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Could global warming lead to 10ft reptiles?

global warming reptiles

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#1    Still Waters

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Posted 14 July 2013 - 11:39 AM

Scientists previously thought that large meat-eating dragons grew larger than their herbivore cousins because of a lack of predators.

These findings now from from the University of California and University of Nebraska-Lincoln suggest that a warmer climate is needed for large lizards to grow - and that global warming could cause this to happen again.

http://www.dailymail...do-dragons.html

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#2    keithisco

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Posted 14 July 2013 - 01:27 PM

This is an interesting hypothesis, but it does seem to contradict itself somewhat (from the same article):

"Because today’s largest lizards, like the carnivorous Komodo Dragon of Komodo Island, Japan, are found soley on mammal-free islands, scientists have suggested that lizards can grow large only in the absence of large mammals that compete with them or eat them".

There are a large number of Lizard species evolved into temperate and warmer climes (with abundant vegetation) that have not been subject to gigantism, but are still subject to predation by other species. Whilst the majority are carnivorous, a significant minority, of mostly iguana species, are totally herbivorous.

In particular, the Galapagos Marine Iguanas that feed off of seaweed, and live in temperate climes with no low extremes of temperature have not evolved gigantism traits even in the absence of mammalian predation. The supply of seaweed is constant, the air temperatures are relatively high (as is the seawater temperature), higher than average Jurassic era temperatures.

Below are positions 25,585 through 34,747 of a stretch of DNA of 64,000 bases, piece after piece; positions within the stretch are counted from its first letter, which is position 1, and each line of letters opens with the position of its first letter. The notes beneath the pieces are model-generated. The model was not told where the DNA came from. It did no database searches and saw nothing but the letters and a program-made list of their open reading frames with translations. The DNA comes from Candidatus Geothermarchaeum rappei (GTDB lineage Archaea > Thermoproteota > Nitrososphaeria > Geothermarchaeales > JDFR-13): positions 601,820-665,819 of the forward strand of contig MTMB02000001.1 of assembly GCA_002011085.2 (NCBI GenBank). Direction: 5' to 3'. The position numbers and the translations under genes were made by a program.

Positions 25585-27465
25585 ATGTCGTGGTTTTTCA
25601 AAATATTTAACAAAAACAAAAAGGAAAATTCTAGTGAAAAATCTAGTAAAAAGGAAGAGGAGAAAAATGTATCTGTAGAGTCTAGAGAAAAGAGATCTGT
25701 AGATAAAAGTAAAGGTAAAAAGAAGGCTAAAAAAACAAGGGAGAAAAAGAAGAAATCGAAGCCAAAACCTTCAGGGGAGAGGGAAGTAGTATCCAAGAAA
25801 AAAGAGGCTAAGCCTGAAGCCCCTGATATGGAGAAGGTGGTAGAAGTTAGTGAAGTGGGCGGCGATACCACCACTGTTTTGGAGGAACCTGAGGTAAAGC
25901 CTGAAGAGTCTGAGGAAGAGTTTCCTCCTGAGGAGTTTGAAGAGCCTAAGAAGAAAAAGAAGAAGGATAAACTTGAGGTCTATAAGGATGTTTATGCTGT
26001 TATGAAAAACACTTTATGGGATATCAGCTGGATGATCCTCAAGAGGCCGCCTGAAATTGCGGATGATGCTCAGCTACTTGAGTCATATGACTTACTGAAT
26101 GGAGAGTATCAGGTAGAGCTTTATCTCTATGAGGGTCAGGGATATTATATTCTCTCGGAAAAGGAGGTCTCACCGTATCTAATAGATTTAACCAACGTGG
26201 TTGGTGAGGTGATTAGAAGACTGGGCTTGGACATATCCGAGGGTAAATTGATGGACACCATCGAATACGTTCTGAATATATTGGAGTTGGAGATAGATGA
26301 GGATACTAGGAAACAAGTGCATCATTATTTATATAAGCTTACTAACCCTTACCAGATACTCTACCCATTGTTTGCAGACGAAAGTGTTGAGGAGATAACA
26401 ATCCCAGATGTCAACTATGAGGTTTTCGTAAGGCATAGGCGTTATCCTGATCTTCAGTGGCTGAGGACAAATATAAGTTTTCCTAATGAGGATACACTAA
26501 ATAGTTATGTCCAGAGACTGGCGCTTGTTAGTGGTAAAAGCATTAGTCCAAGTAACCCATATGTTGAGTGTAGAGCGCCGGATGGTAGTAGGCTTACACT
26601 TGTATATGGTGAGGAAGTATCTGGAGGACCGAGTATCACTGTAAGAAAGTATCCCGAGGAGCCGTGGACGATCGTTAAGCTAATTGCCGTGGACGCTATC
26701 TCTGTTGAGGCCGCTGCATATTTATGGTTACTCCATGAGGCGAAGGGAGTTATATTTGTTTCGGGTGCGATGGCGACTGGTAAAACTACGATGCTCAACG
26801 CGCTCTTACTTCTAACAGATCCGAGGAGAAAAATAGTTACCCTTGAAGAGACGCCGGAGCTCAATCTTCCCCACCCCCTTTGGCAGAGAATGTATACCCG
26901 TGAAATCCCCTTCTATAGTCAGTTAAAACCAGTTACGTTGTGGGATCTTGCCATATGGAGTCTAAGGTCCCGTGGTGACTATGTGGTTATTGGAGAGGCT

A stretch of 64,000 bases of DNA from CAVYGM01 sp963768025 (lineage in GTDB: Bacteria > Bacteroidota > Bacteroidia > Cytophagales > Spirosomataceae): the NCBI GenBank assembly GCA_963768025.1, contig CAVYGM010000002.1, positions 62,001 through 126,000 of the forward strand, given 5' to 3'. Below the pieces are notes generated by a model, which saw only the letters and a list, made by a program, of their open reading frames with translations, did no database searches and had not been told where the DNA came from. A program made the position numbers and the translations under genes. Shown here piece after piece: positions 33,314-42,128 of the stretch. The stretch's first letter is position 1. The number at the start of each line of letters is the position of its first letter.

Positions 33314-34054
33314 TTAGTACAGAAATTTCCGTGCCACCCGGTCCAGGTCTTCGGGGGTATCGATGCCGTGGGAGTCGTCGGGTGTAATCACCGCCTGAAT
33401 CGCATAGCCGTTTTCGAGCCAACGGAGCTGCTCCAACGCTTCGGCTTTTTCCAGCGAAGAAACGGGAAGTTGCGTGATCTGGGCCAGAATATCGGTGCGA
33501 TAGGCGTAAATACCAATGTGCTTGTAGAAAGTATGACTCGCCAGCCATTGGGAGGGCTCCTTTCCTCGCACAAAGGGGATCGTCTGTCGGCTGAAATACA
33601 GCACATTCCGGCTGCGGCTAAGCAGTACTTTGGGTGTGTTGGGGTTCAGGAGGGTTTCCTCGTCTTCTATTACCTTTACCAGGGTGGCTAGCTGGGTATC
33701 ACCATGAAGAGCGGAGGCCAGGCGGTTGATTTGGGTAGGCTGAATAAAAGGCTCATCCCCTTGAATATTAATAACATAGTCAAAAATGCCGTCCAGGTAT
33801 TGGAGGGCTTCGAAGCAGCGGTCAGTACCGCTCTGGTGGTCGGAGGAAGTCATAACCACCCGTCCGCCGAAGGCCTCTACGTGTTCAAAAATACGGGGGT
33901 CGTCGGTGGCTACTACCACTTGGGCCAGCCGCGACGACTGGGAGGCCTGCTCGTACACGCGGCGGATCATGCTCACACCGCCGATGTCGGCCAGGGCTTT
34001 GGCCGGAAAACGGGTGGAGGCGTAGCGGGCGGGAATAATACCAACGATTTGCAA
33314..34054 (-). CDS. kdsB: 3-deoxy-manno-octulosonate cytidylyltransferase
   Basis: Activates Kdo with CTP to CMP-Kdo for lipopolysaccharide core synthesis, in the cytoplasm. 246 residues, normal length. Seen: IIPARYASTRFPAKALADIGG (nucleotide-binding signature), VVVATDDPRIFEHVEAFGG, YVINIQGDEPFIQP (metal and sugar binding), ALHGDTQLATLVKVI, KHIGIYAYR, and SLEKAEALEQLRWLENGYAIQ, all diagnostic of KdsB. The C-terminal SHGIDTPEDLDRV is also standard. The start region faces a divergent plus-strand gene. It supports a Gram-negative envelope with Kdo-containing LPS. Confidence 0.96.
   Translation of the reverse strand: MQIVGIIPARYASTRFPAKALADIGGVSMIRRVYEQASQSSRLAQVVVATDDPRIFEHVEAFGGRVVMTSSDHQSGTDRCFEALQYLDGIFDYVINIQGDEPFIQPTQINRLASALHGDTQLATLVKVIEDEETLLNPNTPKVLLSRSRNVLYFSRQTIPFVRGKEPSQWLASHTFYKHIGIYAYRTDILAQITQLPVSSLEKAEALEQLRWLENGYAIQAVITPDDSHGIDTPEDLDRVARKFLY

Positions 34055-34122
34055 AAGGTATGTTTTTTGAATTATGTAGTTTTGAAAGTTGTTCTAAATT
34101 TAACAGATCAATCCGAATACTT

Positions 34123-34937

So, I would say that these are just a couple of speculative statements that appear to have come from nowhere and based on little actual research. IMO


#3    Frank Merton

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Posted 14 July 2013 - 02:01 PM

Now that would be a morally acceptable reason for carrying a big gun around with you.


#4    Ashotep

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Posted 14 July 2013 - 02:48 PM

But doesn't it take a higher oxygen level along with the warmer temps for reptiles to grow that big.


#5    keithisco

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Posted 14 July 2013 - 11:00 PM

View PostHilander, on 14 July 2013 - 02:48 PM, said:

But doesn't it take a higher oxygen level along with the warmer temps for reptiles to grow that big.
No, the Komodo Dragon is a good example, except they are carnivores

Edited by keithisco, 14 July 2013 - 11:01 PM.


#6    Ashotep

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Posted 16 July 2013 - 07:13 PM

View Postkeithisco, on 14 July 2013 - 11:00 PM, said:

No, the Komodo Dragon is a good example, except they are carnivores
Yes they are big but if we had the oxygen levels they did back in the day of the dinosaurs would they be much bigger.  I have read that higher oxygen levels allowed them to grow so much bigger.


#7    stevewinn

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Posted 16 July 2013 - 08:00 PM

View PostHilander, on 16 July 2013 - 07:13 PM, said:

Yes they are big but if we had the oxygen levels they did back in the day of the dinosaurs would they be much bigger.  I have read that higher oxygen levels allowed them to grow so much bigger.

am with you on that, i thought the higher oxygen level allowed they to grow massive. or played a part.

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#8    AliveInDeath7

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Posted 17 July 2013 - 04:59 AM

View PostFrank Merton, on 14 July 2013 - 02:01 PM, said:

Now that would be a morally acceptable reason for carrying a big gun around with you.
Oh, don't even start.
There are a ton of morally acceptable reasons, but only those that choose to blind themselves or wish to rely on government ignore the real usages.
There is no reason to even bring that up here, since you wouldn't even know or wish to defend yourself against a giant lizard.